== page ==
Washington wanted to place Smith on injured reserve before final cuts, which would have ended his season. That week, Smith and Rivera had a long meeting, and then Smith met the next day with Rivera and offensive coordinator Scott Turner to convince them he should be on the roster.

The doubts were widespread. Smith admitted there was a “very small group” of people that thought he could do this. Multiple sources in the organization said after watching his documentary on ESPN that they didn’t think a doctor would clear him for contact.

Smith opened camp on the physically unable to perform list, although his personal doctors had cleared him to return. One of those doctors, Robin West, serves as Washington’s head orthopedist.

Slowly, their minds changed. Smith stayed on the PUP list until Aug. 16 as he was showing coaches that he was no longer injured and simply needed to test himself on the field. Still, there were sources close to him at the time who also wondered if Smith would be able to play — or to what level. His injury left him with drop foot, which cause his foot to drag at times. It also required special orthotics in his cleats.

Washington gradually had him do more in practices, but did not put him in 11-on-11 full-padded workouts until late in training camp — after he pressed the coaches to give him a chance.

“I felt like I still hadn’t had my fair shake at that point,” Smith told GQ. “I wanted to see if I could play quarterback and play football, and I feel like I hadn’t been given that opportunity yet to find that out. It’s like getting this close to the end line of a marathon and they’re telling you that you can’t finish the race. It’s like, f— that. I’m finishing this thing. At least I’m going to see if I can. So, I’m thankful we worked through all that stuff but no, it wasn’t like open arms coming back after two years.”

Smith was the No. 3 quarterback for the first four games but was elevated to No. 2 when Rivera benched Dwayne Haskins. Smith returned to the field after Kyle Allen suffered a concussion against the Los Angeles Rams and was sacked six times. Allen suffered a season-ending ankle injury three weeks later against the New York Giants, forcing Smith into the starting lineup the next week against the Detroit Lions.

Washington went 5-1 in games started by Smith. His stats were modest — he threw five touchdowns to five interceptions as a starter. It was six and eight, respectively, overall. But his impact was evident to a young team in need of on-field guidance. Smith was a near unanimous pick as the NFL’s Comeback Player of the Year.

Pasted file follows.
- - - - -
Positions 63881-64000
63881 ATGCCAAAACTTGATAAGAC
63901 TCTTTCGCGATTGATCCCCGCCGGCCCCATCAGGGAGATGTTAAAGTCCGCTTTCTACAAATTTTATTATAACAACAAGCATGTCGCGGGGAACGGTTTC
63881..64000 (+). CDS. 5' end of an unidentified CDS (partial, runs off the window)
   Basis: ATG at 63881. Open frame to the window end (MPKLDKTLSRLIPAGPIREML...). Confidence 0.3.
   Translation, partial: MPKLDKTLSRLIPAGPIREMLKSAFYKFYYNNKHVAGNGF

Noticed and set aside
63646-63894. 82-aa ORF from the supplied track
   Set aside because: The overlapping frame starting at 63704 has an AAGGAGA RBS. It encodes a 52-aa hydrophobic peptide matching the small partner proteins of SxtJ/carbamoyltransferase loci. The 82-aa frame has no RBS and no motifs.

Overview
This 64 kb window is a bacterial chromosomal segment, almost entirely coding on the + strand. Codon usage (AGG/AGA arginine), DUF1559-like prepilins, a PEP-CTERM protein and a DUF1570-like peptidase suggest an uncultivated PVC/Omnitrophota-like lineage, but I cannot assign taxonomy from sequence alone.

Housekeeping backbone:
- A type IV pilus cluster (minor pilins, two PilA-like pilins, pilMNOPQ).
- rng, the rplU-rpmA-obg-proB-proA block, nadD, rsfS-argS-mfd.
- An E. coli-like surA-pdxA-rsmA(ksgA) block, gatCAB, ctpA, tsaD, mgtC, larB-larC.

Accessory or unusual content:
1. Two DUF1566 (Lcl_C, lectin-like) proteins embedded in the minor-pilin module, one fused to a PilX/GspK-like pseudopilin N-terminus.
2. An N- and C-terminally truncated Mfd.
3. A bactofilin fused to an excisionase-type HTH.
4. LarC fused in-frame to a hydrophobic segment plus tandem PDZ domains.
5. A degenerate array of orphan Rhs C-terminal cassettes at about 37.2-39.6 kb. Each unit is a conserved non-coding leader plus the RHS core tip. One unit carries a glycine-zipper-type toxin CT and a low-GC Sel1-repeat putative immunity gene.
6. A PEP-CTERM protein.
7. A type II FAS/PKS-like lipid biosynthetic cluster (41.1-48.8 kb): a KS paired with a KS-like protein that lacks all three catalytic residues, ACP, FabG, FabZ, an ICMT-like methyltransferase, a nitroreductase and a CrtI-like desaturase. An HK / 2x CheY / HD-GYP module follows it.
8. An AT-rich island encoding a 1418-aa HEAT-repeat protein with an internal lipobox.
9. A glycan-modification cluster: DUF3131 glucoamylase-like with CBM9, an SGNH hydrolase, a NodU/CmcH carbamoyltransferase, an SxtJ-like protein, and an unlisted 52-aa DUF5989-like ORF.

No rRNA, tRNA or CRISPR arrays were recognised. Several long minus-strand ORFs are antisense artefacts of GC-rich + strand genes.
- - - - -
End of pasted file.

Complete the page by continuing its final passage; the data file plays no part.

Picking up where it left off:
Smith suffered a bone bruise on Dec. 13 and played only one more game, a division-title clinching win over Philadelphia in the regular-season finale. He lobbied hard to play in the wild-card playoff game against Tampa Bay, but Rivera opted for Taylor Heinicke, fearing that Smith’s lack of mobility with the lingering leg issue would result in problems vs. the Tampa Bay Buccaneers‘ defense.

Whatever the coaches felt about Smith in August, their thoughts evolved as the season unfolded.

“When you see what Alex has gone through and just his desire and drive to get back and the joy and thrill he gets from playing, it’s been very inspirational for me to watch him,” Rivera said in December.

He also praised Smith’s leadership.

“There’s an intangible that some guys have and possess,” Rivera said. “Alex has it. Can it be replaced? Well, you’re going to have to find a guy that has those same types of intangibles. Those guys are special. They only come around every once in a while.”

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Texans’ roster dominoes waiting to fall: J.J. Watt’s departure just the beginning – Houston Texans Blog

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HOUSTON — Despite the offseason conversation surrounding the Houston Texans mostly centered on quarterback Deshaun Watson, there are other big decisions that new general manager Nick Caserio has in front of him.

Last week, the NFL announced the 2021 salary cap will be no lower than $180 million, which is a drop from the $198.2 million cap in 2020. After granting J.J. Watt’s request to be released — and freeing up $17.5 million — the Texans’ total cap liabilities are close to $190 million.